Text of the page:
Something new from Clive Barker? Peter Straub? Another sequel to Psycho?
Nope. It’s not a novel, it’s not a book at all. It’s just a thing. Spontaneous and demanding of my attention.
I can’t shake it until I get it out of my head. And into yours.
Writing is like that, as you already know. Because you are a writer.
This post is about writing. About life. Something to share with other writers.
Or anyone, writer or not, who isn’t done.
Or even more so, anyone who thinks they are.
It’s a true thing, too.
It happened to me during a road trip – still underway – that gifted me with nearly 20 hours of interstate solitude well in excess of 70 miles per hour. Amazing what so much dreary monochromatic scenery does for the writer’s introspective imagination.
Between Palm Springs and Phoenix — that’s as dreary as it gets — while busy outlining my next novel in my head, I came up fast behind yet another 18-wheeler. One of thousands I’d passed on this trip. I respect those guys, they know how to share the road, especially in contrast to the occasional clueless Camry-driving airhead cruising in the left lane below the speed limit.
Don’t ever be that guy.
I like trucks. A holdover from childhood fascination, one of many, all of which I cling to with age-resistant melancholy. I always notice the graphics on the big trailers, just for the hell of it.
Sometimes I can tell what’s inside. Sometimes not.
Trucks are like people in that way.
This particular truck, though, changed my day.
Almost wrecked it, in the sense that it became my day in both a dark and beautiful way.
Dark because it linked to another of those childhood fascinations that took the form of terror. I’ll tell you more about that in the next post, because it, too, relates to one of the most basic truths of storytelling.
Beautiful, because it also inspired today’s post, three days later. Which I’m finally, right here and now, getting out of my head and into yours.
The truck was full of boxes. Nearly 100 of them, by my rough calculations.
The side of the truck proudly, yet in an appropriately understated way, showed the logo for the Batesville Casket Company.
My immediate thought: inside that truck was the inevitable eternal home for 100 people still spread across the planet, still living and breathing, with no idea whatsoever that their final abode was heading east on I-10 at that very moment.
Empty now. But with a destiny as certain as my own.
Sobering. I wondered if they were done.
Some were certainly already lying on the bed upon which they would die – literally and figuratively — others driving in the cars that would kill them. Still others were out there simply living normally, tending to children, absorbing the latest Lindsay Lohan news on television, silently worrying about their 401K balance.
Then I wondered if any of them might be writers.
And if they were, if the story they were writing – their last – would be the one they’d want to be remembered by.
If it would be a parting gift to the rest of us. Or an unburdening, a confession, a hopeful vision, and vicarious dream.
If they were writing it the right way, informed and empowered. Or if they were just wandering through a sea of options with no awareness of what works and what doesn’t.
I wondered if the story they were living – we are all living a story, writing each page as we go, and in complete charge of how it ends – was the one they’d script for themselves.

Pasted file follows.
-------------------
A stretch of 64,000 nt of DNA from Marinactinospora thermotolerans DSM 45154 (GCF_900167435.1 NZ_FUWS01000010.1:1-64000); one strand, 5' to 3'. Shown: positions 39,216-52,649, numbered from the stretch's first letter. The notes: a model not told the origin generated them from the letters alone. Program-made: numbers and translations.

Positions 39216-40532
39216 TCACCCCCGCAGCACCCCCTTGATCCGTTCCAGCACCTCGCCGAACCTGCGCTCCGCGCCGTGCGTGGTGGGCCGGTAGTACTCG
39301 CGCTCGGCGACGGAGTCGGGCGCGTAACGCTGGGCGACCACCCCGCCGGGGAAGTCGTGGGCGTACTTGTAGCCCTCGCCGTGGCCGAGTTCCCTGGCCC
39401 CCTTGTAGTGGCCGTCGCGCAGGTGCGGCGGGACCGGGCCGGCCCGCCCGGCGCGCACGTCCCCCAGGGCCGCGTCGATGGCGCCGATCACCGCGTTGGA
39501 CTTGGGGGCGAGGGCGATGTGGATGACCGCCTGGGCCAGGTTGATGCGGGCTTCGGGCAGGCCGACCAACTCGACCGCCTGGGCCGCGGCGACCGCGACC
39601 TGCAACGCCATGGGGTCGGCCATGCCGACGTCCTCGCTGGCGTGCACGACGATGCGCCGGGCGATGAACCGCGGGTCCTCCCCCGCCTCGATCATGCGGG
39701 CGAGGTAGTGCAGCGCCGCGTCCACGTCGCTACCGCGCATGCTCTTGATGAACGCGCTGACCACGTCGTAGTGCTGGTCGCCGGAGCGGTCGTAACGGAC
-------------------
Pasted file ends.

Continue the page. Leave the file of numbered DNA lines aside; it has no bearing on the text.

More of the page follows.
Story planning, life planning, intention, discipline, values, choices… same consequences.
As Donald Miller says in his brilliant book, A Million Miles In A Thousand Years, the best, most rewarding lives inspire funerals in which the attendees share a common thought: what a shame, he/she wasn’t done. His/her story was unfinished.
That kind of grief honors a life well-spent.
A story well told.
I pray that my own story is still going strong – indeed, that it is a blazing, raging fire of passion – when that day arrives on my calendar. You are all invited.
Writing is my vehicle on that journey. It is traveling east on I-1o, in the shadow of that truck, trying to out-race the clock.
As the truck faded into my rearview, I found myself overcome with gratitude that I am a writer. That I can scribble these thoughts onto a blank sheet of white software-generated space, and create something that might touch someone, somewhere, that I’ve never met and never will.
Someone who, by virtue of reading this, realizes they aren’t done.
And perhaps that their story – on paper, and in life – isn’t the one they hope to stake their legacy on. That it isn’t worth the time, which continues to tick, as they move forward toward a destination they cannot comprehend.
To connect, just once. To pay it forward, and know that it will live on after me.
That is what it means to be a writer.
If you are one, too, you are already connected to the destination.
Because for us, more than any other avocation I can think of, the journey is the point. To have started, to persevere, is to have arrived.
The objective isn’t to publish. The objective is to connect with someone you’ve never met and never will.
Or not. To have strived for that linkage, to risk, to reach out, is the point.
And the story we leave behind is the gift that bears our name.
Write your story. Live the story that defines you.
That gift goes both ways.
Never be done.
As for me… I’m thinking cremation. Those boxes still creep me out.
Please buy my new ebook, about getting published before you die, before either one of us does. Thank you.
Photo credit: Michal Minter